It is silvery in color and has two or more rows of bluish blotches along the sides. Its caudal fin is orange stained with grey and black, while all other fins are orange. It is a highly predatory fish and frequents the runs in search of food. A voracious feeder, it will take live and dead bait, worm, spoon and a fly. When hooked, it gets infuriated and often leaps out of water in an attempt to get free.

Domunda the confluence of Ramganga and Mandal is perhaps the best spot to hook the Indian trout in this area and on several occasions people have caught half a dozen in a morning session with fly spoon or fly. Indian Trout is also found in the adjoining Kosi river.

The Indian trout is a tasty morsel and so are the other barils. The best on the plate is the one which has blue spots in place of red and lacks the adipose dorsal fin. It has large irregular brown or black markings and cross bands and yellow flesh that makes a good meal. The Indian Trout is good Bait for mahseer — the small ones are particularly loved by the mahseer, so they make an excellent live or dead bait.

Mulley Wallago Attu

Very few have fished for the Mulley or the so-called fresh water shark in the Ramganga. Mulley is far less abundant as compared to the mahseer or goonch. It is a monster capable of growing to six feet in length, though in recent times the biggest catch on rod and line at Bhumia Rou weighed 78 lbs. Just after monsoons, smaller specimens have been caught near Domunda.

Mulley is somewhat queer in shape. It is a greatly elongated and devoid of scales. It is armed with long feelers, the huge mouth is serrated with two broad bands of large sharp teeth. The head is the most conspicuous part of the fish and weighs more than half of the total weight of the fish. Its eyes are small, situated entirely above the mouth opening and are blue in color.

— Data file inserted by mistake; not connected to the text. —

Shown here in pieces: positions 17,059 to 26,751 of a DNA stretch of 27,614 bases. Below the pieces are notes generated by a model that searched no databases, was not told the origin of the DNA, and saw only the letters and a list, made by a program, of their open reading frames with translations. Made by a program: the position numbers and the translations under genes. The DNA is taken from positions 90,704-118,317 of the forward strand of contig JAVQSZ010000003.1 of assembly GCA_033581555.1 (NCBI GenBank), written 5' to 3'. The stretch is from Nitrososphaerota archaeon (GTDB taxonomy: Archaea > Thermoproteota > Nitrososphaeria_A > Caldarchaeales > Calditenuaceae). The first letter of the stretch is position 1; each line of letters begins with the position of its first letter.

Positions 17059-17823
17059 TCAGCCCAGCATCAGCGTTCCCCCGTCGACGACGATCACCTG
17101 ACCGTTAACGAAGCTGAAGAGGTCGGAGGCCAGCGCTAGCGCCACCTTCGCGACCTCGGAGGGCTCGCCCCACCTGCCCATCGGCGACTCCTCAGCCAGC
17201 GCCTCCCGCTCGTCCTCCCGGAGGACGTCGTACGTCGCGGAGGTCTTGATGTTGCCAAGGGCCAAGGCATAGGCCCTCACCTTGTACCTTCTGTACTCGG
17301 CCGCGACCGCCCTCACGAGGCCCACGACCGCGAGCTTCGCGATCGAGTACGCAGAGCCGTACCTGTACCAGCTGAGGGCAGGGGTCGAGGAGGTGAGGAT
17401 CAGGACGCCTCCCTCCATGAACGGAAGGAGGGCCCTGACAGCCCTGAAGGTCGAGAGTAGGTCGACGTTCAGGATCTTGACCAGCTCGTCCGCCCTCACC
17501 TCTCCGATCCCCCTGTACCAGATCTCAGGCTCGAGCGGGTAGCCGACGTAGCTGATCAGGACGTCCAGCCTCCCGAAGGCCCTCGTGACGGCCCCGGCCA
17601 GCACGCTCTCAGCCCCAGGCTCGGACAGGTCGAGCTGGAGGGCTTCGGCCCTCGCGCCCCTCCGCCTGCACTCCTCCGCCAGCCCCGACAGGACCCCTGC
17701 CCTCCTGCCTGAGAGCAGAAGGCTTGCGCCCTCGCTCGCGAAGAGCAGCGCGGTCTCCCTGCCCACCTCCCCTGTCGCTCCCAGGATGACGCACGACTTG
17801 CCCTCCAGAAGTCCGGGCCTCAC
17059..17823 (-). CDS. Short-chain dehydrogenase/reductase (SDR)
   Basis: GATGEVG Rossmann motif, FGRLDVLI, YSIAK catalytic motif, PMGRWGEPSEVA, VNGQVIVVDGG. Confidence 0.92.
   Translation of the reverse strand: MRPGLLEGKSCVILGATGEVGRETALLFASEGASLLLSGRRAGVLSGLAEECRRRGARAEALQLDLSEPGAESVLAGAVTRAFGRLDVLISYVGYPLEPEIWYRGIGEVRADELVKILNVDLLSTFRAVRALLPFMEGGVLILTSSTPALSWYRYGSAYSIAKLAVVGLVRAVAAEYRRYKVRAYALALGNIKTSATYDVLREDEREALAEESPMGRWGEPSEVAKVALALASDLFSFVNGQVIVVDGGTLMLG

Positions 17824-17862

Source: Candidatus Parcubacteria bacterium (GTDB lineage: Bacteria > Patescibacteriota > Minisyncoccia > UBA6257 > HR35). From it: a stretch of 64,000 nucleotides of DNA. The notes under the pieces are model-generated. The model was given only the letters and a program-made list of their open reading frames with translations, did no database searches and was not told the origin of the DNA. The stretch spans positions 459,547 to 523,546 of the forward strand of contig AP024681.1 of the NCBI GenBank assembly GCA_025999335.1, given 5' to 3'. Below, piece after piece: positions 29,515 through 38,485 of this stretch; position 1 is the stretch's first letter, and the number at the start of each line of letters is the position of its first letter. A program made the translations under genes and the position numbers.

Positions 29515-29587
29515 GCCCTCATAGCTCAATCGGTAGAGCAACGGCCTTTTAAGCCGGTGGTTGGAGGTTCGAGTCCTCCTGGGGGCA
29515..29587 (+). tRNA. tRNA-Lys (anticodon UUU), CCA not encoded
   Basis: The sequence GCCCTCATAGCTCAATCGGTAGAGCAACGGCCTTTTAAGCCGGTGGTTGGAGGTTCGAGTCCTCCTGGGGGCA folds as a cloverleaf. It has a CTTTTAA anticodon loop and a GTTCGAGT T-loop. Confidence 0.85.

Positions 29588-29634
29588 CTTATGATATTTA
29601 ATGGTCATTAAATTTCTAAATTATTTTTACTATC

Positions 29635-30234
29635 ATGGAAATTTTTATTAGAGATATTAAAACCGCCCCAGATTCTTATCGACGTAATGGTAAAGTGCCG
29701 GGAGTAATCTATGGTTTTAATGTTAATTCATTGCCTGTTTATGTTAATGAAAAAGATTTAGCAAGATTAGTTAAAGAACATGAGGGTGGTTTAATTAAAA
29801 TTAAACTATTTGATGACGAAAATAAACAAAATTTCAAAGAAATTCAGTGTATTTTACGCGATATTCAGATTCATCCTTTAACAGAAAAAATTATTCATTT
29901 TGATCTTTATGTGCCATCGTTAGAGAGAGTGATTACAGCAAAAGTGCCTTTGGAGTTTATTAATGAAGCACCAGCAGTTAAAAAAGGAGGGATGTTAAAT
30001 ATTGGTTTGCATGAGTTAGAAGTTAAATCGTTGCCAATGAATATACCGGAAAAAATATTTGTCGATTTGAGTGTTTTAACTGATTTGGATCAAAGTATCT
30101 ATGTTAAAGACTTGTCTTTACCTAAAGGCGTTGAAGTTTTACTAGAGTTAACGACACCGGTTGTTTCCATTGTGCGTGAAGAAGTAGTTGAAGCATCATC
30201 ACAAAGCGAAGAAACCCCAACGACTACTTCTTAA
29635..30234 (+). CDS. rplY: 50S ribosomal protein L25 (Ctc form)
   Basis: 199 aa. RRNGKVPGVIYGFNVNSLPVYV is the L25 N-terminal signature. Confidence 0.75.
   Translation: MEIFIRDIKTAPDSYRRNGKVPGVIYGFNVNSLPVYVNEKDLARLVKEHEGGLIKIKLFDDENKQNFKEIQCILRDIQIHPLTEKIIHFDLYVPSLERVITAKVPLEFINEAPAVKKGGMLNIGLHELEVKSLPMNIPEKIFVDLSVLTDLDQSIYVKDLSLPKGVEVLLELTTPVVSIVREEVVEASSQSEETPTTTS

Mulley fights fairly well and is greedy when it comes to live bait. It also takes worm spoon, spinning bait and paste occasionally. It sometimes takes fly as well and springs out of water when hooked, lashing out with its tail.

Chilwa Chela argentea

Chilwa is the most common fish of the Ramganga. They run usually about six inches in length, the biggest specimens growing up to a foot in length. It has a long more or less compressed body with a small head and upturned mouth. A bright silvery fish, covered with minute silver scales which come off very easily when handled.

It usually keeps to the surface of the water. When freshly caught in running water, its coloring is most beautiful. The brilliant silver of its scales contrasts with the pale greenish sheen of its back, giving a fleeting radiance. Chilwa has a habit of continually throwing itself into the air on calm still evenings.

Chilwa make excellent bait for mahseer. It is perhaps the most appreciated bait by mahseer. If Chilwa is seen moving in the river, it can be safely assumed that the larger fish are on the prowl and good sport is imminent.

Chilwa love fly-takers, occasionally jumping right out of the water in pursuit of flies! Quick striking and small flies are two of the sine qua nons for catching them. Some anglers spend hours with a tiny fly, amusing themselves snagging this fish.

Circumventing the Mahseer: And Other Sporting Fish in India and Burma

by J. MacDonald - Natraj Publishers 2003
ISBN: 8185019975